Citations.

1 – tinyurl.com/y8dkleed [8/23/17]

2 – forbes.com/sites/kellyphillipserb/2017/10/19/irs-announces-2018-tax-brackets-standard-deduction-amounts-and-more/ [10/19/17]

3 – legalzoom.com/articles/cash-and-kickstarter-the-tax-implications-of-crowd-funding [3/17]

4 – irs.gov/retirement-plans/retirement-plans-faqs-regarding-iras-distributions-withdrawals [8/17/17]

5 – pe.com/2017/11/04/its-not-that-hard-to-give-cash-or-stock-to-charity/ [11/4/17]

6 – kiplinger.com/article/taxes/T021-C032-S014-gifting-a-life-insurance-policy-to-a-charity.html [11/17]

7 – foxbusiness.com/features/2017/10/18/edmunds-what-to-know-about-donating-your-car-to-charity.html [10/18/17]

8 – law.com/thelegalintelligencer/sites/thelegalintelligencer/2017/11/02/with-2018-fast-approaching-its-time-for-some-year-end-tax-planning-tips [11/2/17]

Fall Financial Reminders

Here are some important things to note as the year comes to a close.

 As every calendar year ends, the window slowly closes on some notable financial deadlines and opportunities. Here are several to keep in mind before 2016 arrives.

Don’t forget that IRA RMD. If you are older than age 70½ and own one or more traditional IRAs, you have to take your annual IRA required minimum distribution (RMD) by December 31. If you are being asked to take your very first RMD, you actually have until April 1, 2016 to take it – but your 2016 income taxes may be substantially greater as a result. (Note: original owners of Roth IRAs never have to take RMDs from those accounts.)1

Did you recently inherit an IRA? If you have and you weren’t married to the person who started that IRA, you must take the first RMD from that IRA by December 31 of the year after the death of that original IRA owner. You have to do it whether the original account is a traditional IRA or a Roth IRA.2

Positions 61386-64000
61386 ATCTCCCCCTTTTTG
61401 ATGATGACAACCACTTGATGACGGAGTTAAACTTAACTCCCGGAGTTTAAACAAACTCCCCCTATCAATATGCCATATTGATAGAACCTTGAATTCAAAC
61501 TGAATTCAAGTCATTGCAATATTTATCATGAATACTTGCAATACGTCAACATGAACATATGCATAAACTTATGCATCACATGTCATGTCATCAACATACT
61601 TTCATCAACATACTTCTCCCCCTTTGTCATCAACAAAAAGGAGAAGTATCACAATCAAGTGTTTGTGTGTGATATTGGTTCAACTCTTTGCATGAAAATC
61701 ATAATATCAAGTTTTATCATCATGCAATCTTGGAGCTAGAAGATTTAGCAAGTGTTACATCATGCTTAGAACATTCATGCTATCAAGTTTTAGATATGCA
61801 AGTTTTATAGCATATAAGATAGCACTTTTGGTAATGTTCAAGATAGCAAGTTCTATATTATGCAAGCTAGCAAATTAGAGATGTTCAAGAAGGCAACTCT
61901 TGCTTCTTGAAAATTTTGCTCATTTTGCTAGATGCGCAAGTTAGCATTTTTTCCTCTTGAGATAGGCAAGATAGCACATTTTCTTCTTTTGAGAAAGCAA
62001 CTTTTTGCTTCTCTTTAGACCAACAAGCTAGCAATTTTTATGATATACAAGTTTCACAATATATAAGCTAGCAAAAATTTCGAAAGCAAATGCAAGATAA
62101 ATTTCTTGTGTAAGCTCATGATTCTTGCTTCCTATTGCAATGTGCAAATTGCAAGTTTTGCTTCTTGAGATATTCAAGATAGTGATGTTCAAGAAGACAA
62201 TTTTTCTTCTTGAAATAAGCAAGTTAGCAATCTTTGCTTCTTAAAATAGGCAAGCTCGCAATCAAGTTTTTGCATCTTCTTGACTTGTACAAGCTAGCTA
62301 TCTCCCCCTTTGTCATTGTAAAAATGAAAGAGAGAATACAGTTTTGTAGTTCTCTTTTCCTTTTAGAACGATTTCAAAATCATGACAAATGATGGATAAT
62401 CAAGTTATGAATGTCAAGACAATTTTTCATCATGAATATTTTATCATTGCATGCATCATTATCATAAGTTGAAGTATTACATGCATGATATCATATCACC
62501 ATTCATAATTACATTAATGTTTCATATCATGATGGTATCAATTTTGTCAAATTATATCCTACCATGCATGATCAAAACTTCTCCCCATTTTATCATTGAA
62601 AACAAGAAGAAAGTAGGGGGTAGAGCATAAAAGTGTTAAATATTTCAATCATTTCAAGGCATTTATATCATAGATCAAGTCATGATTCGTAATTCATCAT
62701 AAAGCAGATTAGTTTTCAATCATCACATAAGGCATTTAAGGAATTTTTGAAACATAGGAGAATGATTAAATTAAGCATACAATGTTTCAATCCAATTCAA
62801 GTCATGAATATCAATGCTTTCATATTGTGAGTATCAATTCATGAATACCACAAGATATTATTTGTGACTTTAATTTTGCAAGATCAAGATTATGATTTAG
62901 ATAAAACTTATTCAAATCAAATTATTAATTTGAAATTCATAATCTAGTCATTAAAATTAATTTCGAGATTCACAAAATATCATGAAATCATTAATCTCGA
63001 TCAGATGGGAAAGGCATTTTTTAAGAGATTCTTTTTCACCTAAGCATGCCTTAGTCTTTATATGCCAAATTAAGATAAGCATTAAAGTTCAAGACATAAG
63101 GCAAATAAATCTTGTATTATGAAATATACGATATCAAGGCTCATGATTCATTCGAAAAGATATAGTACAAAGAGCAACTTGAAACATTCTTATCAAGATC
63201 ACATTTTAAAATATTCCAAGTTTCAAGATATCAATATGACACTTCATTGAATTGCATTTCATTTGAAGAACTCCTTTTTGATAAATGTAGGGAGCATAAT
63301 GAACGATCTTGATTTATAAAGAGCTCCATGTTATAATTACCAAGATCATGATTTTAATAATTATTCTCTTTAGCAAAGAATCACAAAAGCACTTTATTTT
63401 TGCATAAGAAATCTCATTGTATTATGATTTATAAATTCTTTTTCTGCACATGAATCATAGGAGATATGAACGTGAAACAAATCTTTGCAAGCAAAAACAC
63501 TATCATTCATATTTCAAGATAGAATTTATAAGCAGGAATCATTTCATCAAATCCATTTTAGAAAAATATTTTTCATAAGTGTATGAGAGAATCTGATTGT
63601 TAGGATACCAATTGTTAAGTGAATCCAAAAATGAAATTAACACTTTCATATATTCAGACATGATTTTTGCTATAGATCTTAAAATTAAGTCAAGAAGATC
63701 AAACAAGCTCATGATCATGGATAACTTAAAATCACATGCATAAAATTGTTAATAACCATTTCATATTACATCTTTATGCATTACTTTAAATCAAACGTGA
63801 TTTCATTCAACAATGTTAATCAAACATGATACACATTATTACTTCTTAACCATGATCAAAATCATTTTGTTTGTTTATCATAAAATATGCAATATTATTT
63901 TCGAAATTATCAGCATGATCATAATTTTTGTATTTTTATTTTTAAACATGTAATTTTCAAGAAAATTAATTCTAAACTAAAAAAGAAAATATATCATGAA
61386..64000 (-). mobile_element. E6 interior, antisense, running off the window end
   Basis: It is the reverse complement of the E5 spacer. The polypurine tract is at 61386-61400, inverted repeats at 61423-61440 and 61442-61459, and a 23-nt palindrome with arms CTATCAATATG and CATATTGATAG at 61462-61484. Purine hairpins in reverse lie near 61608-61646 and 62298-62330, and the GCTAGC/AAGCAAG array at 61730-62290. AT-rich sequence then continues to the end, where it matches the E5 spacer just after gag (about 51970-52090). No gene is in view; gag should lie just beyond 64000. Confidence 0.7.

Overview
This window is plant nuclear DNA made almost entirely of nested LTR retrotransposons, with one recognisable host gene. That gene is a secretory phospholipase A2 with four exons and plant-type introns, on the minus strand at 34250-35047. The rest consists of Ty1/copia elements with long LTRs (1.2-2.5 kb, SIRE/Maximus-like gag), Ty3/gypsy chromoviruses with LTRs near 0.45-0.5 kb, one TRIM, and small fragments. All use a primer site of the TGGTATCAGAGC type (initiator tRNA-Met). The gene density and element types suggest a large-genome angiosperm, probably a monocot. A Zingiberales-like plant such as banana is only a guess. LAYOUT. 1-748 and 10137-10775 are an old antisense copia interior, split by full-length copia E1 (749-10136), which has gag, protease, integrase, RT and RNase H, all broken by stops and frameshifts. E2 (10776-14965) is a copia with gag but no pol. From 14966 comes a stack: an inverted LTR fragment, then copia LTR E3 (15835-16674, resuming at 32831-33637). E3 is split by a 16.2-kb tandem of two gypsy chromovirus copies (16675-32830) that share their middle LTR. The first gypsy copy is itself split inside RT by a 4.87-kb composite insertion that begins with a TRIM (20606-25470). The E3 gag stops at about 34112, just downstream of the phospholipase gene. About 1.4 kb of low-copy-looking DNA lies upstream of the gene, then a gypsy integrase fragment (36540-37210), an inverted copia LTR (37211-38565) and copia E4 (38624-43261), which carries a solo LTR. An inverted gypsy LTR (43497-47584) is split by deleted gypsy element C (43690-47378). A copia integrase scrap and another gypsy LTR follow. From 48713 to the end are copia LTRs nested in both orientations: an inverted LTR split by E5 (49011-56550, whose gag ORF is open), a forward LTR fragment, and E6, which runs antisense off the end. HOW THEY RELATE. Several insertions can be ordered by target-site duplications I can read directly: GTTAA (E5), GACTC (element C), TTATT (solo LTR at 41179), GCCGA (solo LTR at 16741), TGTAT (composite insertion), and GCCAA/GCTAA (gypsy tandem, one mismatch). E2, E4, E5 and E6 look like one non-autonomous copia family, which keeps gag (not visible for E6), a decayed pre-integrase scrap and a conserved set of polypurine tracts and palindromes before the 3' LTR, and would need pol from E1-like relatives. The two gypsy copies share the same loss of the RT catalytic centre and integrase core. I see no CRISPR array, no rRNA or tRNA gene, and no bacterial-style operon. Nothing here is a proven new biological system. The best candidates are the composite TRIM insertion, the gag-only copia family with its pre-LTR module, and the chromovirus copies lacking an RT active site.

You might want to divide that inherited IRA into multiple inherited IRAs before New Year’s Eve, thereby promoting a lengthier payout schedule for younger inheritors of those assets. This move must be made by the end of the year that follows the year in which the original IRA owner died. Otherwise, any co-beneficiaries receive distributions per the life expectancy of the oldest beneficiary. Check with the IRA custodian to see if it will permit this.2

Can you contribute more to a 401(k), 403(b), 457 or TSP plan? You have until December 31 to boost your 2015 contribution. This year, the contribution limit on both plans is $18,000 for those under 50, $24,000 for those 50 and older.3

Can you do the same with your IRA? The traditional and Roth IRA contribution limit for 2015 is $5,500 for those under 50, $6,500 for those 50 and older. (You must have employment compensation to make IRA contributions.) Some taxpayers earn too much to make Roth IRA contributions – above $131,000 AGI, an individual filing as single or head of household can’t make a Roth contribution for 2015, and neither can joint filers with AGI exceeding $193,000.4

Ever looked into a Solo(k) or a SEP plan? If you have self-employment income, you can save for the future using a self-directed retirement plan, such as a Simplified Employee Pension (SEP) plan or a Solo 401(k). You don’t have to be exclusively self-employed to set one of these up – you can work full-time for someone else and contribute to one of these while also deferring some of your salary into the retirement plan sponsored by your employer. Contributions to SEPs and Solo 401(k)s are tax-deductible. December 31 is the annual deadline to set one up, and if you meet that deadline, you can make your contributions for the current year as late as April 15 of next year.5